The post-holiday time is always a quiet one. There is a natural letdown as the New Year begins and people quietly work their way back into their workaday routines.
But there is something unnaturally quiet about the past couple weeks. Yes, it’s still early, and, as we learned in Florida during the last presidential election, it’s better to get the numbers right than to get them quickly. But isn’t it awfully quiet out there?
And because the expectations were higher there than anywhere else, the silence is particularly deafening in Seattle — the home of Amazon.com, which has been promising for a long, long time that it would reach profitability at the end of 2001.
Waiting on Space Needles
By most accounts, Amazon.com had a great holiday season — at least in terms of traffic to its Web site, the number of unique visitors and the like. Amazon did reveal that its Delight-o-Meter had registered a sizeable increase in items sold during the holidays as well.
But all that information doesn’t speak a word about the all-important top and bottom lines. Did revenue grow as much as hoped? And was there enough of it to leave behind a profit after all the numbers had been crunched?
So far, investors and analysts have remained calm and patient. The stock has held its own, and unlike several other Internet companies, Amazon has been the subject of few analyst reports in the past several weeks.
They deserve time to get it right. Amazon, after all, is now a far-flung international company with a steady stream of sales on three continents, not to mention its partnership deals.
It must take an army of accountants working overtime to figure out Amazon’s piece of the the sales action produced by Toys “R” Us (NYSE: TOY), Target (NYSE: TGT) and Circuit City (NYSE: CC).
Too Much Starbucks
Patience is a virtue, of course, but who could blame any of the stakeholders for being anxious and jumpy?
The last few weeks of the holiday shopping season only served to make things more unclear. Weak November sales prompted some analysts to lower their forecasts. Others stuck by their numbers, citing a late-season surge of shoppers undeterred by past delivery snafus.
The post-holiday reports from Yahoo! (Nasdaq; YHOO) and AOL only add to the confusion. Did sales grow as much as it seems, or did more consolidation of shoppers and sales take place?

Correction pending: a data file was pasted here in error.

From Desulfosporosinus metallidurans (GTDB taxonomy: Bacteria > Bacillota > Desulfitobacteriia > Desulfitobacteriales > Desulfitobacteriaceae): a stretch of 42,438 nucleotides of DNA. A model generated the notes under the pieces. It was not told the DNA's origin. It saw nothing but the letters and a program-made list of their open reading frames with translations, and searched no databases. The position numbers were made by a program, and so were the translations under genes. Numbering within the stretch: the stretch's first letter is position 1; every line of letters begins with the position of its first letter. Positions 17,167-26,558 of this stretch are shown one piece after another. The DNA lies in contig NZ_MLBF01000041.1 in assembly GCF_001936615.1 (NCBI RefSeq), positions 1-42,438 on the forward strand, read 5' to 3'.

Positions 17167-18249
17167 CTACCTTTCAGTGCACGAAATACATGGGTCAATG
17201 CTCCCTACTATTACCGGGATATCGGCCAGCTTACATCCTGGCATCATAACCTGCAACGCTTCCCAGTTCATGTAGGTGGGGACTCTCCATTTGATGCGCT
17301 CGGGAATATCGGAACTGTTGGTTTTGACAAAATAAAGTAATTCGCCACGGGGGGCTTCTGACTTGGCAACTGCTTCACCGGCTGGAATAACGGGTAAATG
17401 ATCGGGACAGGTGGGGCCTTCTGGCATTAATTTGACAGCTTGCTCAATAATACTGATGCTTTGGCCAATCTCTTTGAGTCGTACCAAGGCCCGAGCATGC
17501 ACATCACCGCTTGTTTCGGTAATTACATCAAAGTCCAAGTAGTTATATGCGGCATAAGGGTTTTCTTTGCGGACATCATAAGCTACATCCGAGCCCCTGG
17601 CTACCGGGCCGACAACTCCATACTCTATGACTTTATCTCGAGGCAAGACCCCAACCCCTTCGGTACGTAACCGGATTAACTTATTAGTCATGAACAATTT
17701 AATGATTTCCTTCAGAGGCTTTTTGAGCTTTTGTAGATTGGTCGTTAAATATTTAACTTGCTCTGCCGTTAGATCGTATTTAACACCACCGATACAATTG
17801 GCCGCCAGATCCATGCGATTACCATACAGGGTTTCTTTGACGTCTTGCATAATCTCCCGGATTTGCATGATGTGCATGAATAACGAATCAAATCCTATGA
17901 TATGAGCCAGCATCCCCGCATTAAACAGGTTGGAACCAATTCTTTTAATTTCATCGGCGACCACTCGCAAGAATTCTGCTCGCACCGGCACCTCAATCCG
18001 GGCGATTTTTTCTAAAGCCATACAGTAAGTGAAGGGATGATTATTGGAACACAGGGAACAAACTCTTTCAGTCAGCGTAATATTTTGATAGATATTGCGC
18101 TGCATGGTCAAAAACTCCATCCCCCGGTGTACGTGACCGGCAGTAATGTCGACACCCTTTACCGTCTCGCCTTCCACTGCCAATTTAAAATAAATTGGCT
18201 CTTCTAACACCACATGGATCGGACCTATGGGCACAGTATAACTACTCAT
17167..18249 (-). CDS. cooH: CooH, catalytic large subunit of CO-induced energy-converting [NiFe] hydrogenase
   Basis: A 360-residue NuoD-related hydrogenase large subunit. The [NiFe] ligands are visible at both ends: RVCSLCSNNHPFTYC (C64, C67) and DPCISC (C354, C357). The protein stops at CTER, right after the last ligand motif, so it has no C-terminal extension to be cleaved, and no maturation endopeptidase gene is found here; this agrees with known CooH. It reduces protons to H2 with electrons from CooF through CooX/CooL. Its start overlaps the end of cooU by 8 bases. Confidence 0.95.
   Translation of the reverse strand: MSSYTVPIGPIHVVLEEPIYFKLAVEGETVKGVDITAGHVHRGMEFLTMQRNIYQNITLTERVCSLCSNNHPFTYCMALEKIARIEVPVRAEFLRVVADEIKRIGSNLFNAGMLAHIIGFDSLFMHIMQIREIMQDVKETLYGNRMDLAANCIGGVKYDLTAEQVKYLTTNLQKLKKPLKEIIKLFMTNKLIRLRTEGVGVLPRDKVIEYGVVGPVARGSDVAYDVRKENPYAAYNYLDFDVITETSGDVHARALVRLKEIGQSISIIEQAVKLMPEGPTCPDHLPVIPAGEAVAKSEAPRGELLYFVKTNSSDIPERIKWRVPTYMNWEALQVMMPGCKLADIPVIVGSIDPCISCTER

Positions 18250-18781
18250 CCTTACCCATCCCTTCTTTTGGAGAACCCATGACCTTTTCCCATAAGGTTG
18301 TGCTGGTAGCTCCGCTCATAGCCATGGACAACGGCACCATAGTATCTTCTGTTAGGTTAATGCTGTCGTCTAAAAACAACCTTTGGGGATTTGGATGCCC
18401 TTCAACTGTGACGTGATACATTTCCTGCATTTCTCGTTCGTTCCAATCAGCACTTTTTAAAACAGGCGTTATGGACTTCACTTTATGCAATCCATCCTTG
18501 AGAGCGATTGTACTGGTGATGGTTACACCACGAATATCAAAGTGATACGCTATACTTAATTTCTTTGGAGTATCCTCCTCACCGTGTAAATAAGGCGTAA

The answers will trickle in over the next couple of weeks. By the end of January, things will be straightened out. But already it seems clear that expectations are different, and the questions being asked are not the same as those in past years.
No e-commerce question has been asked more than the one about Amazon.com’s promise of pro forma operating profits for the fourth quarter of 2001.
If I were a betting man, I’d wager that Jeff Bezos and company will pull it off. Maybe they’ve already done the math and are sitting on the results, grinning healthy post-holiday grins and waiting for the perfect moment to make their investors and employees happy.
I hope this is the case; I hope they’re making us wait on purpose. If so, it will be worth the wait.
Rite of Passage
If the opposite is true — if the silence isn’t golden — Amazon may already be working on a way to spin its way out of trouble. And there are several loopholes through which it can squeeze.
The economy was, in fact, awful. And real-world retailers, by most early accounts, have had a dismal season. They were, to an extent, a victim of circumstance.
There is no shortage of excuses. Let’s hope that Amazon doesn’t need to employ any of them. At least, not this year.
What do you think? Let’s talk about it.
Note: The opinions expressed by our columnists are their own and do not necessarily reflect the views of the E-Commerce Times or its management.
Amazon continues to use smoke and mirrors and the so-called financial experts still can’t see the truth. PRO FORMA profits. What company couldn’t be profitable using pro forma accounting?
The December 27, 1999, issue of Time Magazine named Bezos its “Person of the Year”. At that time, Amazon was losing a million dollars a day. Since that time, Amazon stock has lost 85% of its value. In calendar 2000, its net income was negative $1.4 billion, double the loss from the previous year.
What explains your infatuation with a business that epitomizes the wrongheadedness that crashed the Nasdaq last year?